4 Quick Steps to Kickstart Your Freelance Career

How To Branch Out and Become a Freelancer

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So, you've decided to take the plunge and become a freelancer in the advertising industry. Maybe you've been laid off, or even quit your job (which can be dangerous, leaving you with no safety net, but also makes you more driven). But one thing's for sure, you're ready to take on your first freelancing project.

But the big question is...now what?

Whether you're looking for freelance copywriting or art direction work, or graphic design projects, you have to have a plan and set it in motion.

1: Network Like Crazy.

This is the time to start reaching out to industry professionals and potential clients in your area, and beyond. In this day and age, you don't even have to get work from the city, or even the country, you're in. But it's important to get in front of as many people as you can. Go to industry events. Attend conferences. Make calls. Send mailers directing people to your website. You need to get your name out there, you cannot just expect work to come to you. Freelancing is all about hustling for work, and it never ends. 

You will also need a good set of business cards to hand out at these events. They don't have to be fancy, but they should say something about you. Try and get cards that are on good quality card stock, and have something memorable about them. 

2: Create a Website...Fast. 

You cannot rely on a physical portfolio anymore. It's dated, and costly to mail to people. No, the only way to get your work in front of as many people as possible it through a website. Fortunately, you do not need one ounce of web design knowledge to do it.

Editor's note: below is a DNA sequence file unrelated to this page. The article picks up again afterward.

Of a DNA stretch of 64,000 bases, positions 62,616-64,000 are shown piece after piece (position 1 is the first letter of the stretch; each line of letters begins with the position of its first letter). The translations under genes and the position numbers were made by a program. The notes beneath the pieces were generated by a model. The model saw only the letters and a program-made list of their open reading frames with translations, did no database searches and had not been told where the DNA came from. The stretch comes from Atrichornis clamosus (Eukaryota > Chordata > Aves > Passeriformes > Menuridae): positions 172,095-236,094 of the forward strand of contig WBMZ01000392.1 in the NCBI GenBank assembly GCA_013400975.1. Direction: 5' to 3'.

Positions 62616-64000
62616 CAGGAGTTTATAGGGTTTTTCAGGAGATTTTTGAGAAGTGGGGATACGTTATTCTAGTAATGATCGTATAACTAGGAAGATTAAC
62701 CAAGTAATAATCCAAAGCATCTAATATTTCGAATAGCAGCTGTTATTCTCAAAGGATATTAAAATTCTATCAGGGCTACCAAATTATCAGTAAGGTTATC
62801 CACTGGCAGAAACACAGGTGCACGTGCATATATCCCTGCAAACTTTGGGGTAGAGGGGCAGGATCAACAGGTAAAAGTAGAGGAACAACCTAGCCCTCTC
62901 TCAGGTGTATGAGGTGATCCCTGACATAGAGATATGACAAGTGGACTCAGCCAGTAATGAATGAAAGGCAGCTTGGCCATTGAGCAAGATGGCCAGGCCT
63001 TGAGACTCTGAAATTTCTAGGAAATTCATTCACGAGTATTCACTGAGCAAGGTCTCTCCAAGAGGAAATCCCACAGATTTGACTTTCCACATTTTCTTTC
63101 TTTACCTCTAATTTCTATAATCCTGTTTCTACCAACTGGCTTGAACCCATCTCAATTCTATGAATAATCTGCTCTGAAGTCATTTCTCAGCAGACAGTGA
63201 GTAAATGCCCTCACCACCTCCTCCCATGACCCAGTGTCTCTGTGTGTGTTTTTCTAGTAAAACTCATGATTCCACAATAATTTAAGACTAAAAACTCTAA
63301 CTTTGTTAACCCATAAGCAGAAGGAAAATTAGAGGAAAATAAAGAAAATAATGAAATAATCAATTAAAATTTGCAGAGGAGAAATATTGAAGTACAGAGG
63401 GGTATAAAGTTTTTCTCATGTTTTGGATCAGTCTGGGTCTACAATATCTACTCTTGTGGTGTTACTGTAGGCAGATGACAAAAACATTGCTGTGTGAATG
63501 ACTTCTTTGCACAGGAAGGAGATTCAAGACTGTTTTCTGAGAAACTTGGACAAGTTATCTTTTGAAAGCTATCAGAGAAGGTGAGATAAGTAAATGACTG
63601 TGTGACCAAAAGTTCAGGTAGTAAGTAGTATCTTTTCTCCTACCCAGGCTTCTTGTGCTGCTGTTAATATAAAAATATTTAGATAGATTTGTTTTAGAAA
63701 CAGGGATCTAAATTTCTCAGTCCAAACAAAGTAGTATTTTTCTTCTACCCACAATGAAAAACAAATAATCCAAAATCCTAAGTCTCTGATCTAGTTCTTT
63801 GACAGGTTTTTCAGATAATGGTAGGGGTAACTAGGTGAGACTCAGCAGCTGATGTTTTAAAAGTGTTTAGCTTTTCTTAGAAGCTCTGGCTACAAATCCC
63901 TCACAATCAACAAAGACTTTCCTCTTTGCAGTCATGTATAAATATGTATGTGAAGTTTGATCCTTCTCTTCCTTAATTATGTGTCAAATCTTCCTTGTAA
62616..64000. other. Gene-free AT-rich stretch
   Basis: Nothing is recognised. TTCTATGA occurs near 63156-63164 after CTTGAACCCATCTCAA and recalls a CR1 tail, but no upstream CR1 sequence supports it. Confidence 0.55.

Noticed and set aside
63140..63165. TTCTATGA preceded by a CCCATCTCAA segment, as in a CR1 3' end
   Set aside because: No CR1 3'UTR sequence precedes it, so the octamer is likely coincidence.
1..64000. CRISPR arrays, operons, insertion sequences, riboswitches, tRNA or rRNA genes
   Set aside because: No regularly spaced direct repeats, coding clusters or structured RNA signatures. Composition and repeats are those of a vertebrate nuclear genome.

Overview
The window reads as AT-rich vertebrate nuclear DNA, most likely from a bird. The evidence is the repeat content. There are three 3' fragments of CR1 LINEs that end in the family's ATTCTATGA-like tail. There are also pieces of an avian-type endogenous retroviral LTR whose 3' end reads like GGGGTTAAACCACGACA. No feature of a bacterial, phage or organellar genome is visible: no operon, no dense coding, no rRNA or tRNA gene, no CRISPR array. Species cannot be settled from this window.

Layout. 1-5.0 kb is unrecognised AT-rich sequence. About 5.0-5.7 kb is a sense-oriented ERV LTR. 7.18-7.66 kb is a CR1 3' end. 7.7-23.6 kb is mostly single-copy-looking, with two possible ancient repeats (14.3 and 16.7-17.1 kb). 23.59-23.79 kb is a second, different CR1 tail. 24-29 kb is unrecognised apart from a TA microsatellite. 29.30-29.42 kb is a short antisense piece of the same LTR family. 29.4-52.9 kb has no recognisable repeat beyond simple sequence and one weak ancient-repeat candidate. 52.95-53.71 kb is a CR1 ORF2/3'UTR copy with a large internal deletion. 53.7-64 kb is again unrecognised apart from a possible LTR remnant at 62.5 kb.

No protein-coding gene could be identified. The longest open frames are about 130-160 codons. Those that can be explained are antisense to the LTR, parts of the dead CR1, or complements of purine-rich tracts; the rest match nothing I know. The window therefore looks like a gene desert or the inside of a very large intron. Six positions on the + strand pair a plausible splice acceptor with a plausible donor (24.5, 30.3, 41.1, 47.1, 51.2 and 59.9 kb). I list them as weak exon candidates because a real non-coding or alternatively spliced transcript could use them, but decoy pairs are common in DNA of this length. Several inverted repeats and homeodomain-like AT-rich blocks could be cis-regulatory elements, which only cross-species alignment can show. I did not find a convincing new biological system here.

Go to a site like Krop.com or CargoCollective.com, and register for a free "plug and play" website. Many industry professionals use these sites, and they can be free if you have just a few pages. However, if you really want to show a full spectrum, you'll need a monthly/annual subscription. They're very affordable, coming in at around $10/month for something that looks great. You choose the template you want, fill in the information, and upload your work. 

You can also go one step further and buy a domain name for yourself. Hopefully, your own name is available. If you have a very common name, that's not going to happen. So, think of another memorable name. GoDaddy.com lets you do searches for available domain names completely free of charge, and sometimes it's as little as $1 to register it for the first year. 


3: Get Ready for Clients By Creating an Information Packet.

Besides a solid website, you may also need a print information packet. These days it's really not necessary, and can be costly. However, some clients are old-fashioned and want a leave-behind. This could also become a mailer, which used to be the way to get work. Now that everything is online, a mailer could make you stand out from the crowd. 

First off, design a simple letterhead that you'll use throughout your packet pages. You're trying to land a freelancing project, not get a job in a stationery store. So don't go into elaborate detail on your design.

Bottom line: clients want to find out what you can do for them. They're not going to call you because you used a Helvetica font over Arial.

Include pricing information, what you guarantee (if anything), turnaround time and your general procedure over several pages. Sure, you really don't have a general procedure just yet. But you will soon and clients need to know how you're going to work with them.


4: If You Don't Have Samples, Get Busy With Spec Work.

Well, this is going to make your life tough. But, it's not impossible. After all, we all have to start somewhere. This is when spec work becomes invaluable. Take a look at a print ad in your favorite magazine, or a current online campaign. If you're looking for copywriting work, rewrite the ad. If you're seeking graphic design projects, create this ad with different graphics.

This tells a prospective client you have a creative mind, despite your lack of credits. Plenty of people have made it in this business with nothing but sample ads in their portfolio prior to their first project.